Monday, 27 April 2009


Never trust a hippie. I’d trust Jamie Reid though. For someone so closely associated with punk, he’s one heck of a hippie.

Reid began by giving a whistle-stop slide show of his work, covering the last forty years, from paintings and early collages done at Croydon Art Collage (where he met Malcolm McLaren), to the early 70’s leftist Suburban Press flyers and propaganda (particularly liked “This Week Only – This Store Welcomes Shoplifters” which were plastered down Oxford Street), to the Sex Pistols’ work, and on to the colourful esoteric stuff (shitty old crusty “healing properties of colours” claptrap).

Reid was then interviewed by Andrew Bunney. The theme running through the evening was how Reid’s political and spiritual ideals are not mutually exclusive and are inextricably – and naturally to him – linked. He was bought up with strong socialist principles and followed two generations of druids: “I’ve studied druidism but I’m not a druid”. He also somewhat unconvincingly denied being an anarchist: “To have anarchy you need to trust people, and we’re a million miles from that”. Asked how the nihilism of punk and Sex Pistols squared with his own spirituality and political views, Reid was view was that it “wasn’t nihilistic to encourage people to form bands, make music and become artists”.

The interview with Bunney made for some uncomfortable viewing and shuffling in seats. Bunney seemed so far out of his depth that Reid soon cottoned on he was more or less wasting his time, so most his answers were brief, even to the point of starting to explain something and then going “oh, it doesn’t matter”. In fairness to Bunney he probably left silences to see if any more was offered but it looked more like Bunney didn’t know where to go with the conversation. There was no flow, hardly any following up of replies, just the sight of Reid nervously scratching the underside of his jaw waiting for another question. Although again in fairness to Bunny I also wouldn’t have much of clue where to take conversations about druidism or the fact for many civilisations the year of 2012 is destined for some huge change or catastrophe: “the Olympic village under water or something” quipped Reid only half joking. If there hadn’t been two hundred people watching I’m sure one of them would have made their excuses and legged it sharpish. Both Reid and Bunney looked visibly relived when they opened it up to receiving questions from the audience.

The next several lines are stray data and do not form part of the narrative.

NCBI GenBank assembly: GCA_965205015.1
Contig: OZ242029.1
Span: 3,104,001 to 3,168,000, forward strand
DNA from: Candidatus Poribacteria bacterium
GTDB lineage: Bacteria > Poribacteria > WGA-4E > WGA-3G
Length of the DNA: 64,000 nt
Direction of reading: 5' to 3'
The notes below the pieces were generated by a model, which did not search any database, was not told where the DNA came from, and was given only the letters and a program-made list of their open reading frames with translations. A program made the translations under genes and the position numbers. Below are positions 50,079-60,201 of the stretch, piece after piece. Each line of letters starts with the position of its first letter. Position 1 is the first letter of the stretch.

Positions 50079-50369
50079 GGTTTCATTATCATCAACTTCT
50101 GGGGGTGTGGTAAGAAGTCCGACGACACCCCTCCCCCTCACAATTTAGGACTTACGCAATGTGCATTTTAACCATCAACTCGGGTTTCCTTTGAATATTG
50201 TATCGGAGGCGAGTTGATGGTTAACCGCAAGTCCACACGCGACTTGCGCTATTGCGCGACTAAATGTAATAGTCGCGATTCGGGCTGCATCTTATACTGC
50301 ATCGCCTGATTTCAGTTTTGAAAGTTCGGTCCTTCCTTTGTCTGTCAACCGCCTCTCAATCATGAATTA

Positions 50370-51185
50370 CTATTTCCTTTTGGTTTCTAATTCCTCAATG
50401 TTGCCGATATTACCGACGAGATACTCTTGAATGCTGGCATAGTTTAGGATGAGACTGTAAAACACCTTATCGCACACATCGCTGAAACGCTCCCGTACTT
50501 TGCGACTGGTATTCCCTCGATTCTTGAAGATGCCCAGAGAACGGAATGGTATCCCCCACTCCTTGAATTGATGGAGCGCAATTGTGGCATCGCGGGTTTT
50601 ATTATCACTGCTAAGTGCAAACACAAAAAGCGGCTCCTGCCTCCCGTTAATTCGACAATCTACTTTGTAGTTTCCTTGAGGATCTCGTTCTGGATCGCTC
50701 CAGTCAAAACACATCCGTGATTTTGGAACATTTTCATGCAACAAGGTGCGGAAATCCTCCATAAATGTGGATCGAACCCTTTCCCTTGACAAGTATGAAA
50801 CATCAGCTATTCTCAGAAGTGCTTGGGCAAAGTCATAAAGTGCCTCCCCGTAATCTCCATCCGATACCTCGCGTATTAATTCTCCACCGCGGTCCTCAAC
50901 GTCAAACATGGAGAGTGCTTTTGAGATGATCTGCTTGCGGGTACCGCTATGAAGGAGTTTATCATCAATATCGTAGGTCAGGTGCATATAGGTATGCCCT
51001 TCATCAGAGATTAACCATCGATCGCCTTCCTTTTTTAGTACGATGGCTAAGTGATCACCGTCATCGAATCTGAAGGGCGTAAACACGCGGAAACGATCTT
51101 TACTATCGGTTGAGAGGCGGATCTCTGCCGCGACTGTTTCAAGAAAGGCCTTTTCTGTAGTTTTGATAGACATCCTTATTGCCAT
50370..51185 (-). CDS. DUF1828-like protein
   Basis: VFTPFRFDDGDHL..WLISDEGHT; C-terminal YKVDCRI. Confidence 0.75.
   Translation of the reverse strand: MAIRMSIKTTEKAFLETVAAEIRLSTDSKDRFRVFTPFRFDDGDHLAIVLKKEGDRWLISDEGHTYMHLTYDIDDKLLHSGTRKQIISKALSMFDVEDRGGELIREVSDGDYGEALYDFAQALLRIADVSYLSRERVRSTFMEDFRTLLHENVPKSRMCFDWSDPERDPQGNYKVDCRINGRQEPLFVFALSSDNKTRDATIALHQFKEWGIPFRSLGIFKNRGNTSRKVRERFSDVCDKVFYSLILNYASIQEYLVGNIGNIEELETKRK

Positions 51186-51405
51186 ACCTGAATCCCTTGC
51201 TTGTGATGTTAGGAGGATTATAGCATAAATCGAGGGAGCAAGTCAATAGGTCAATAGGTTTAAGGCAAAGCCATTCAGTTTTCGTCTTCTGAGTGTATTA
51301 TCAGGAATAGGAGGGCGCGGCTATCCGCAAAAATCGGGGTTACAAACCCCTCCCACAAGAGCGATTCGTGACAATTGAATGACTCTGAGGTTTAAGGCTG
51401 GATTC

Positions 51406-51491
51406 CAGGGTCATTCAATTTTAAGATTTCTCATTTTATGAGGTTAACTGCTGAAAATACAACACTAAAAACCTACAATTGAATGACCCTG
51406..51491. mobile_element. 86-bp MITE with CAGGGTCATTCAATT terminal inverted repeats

Snippets of interest sprinkled throughout included the fact Reid is a Fulham fan (never mind) and was going to the game the next day (they won 1-0, never mind); he had made a point to never sell any of the originals of his work until he reached 60; both the V&A and The Tate now possess some of his pieces; and the famous “buses” design that was used for the Pistols, of which a signed print proudly hangs in Monkey Mansions (along with a 2009 work “God Save Damien Hirst”) was a rehash of work that first appeared in Suburban Press. And he wished people were friendlier to one another.

It only occured to me on way home I should've taken Never Mind The Bollocks to be signed. Oh well.

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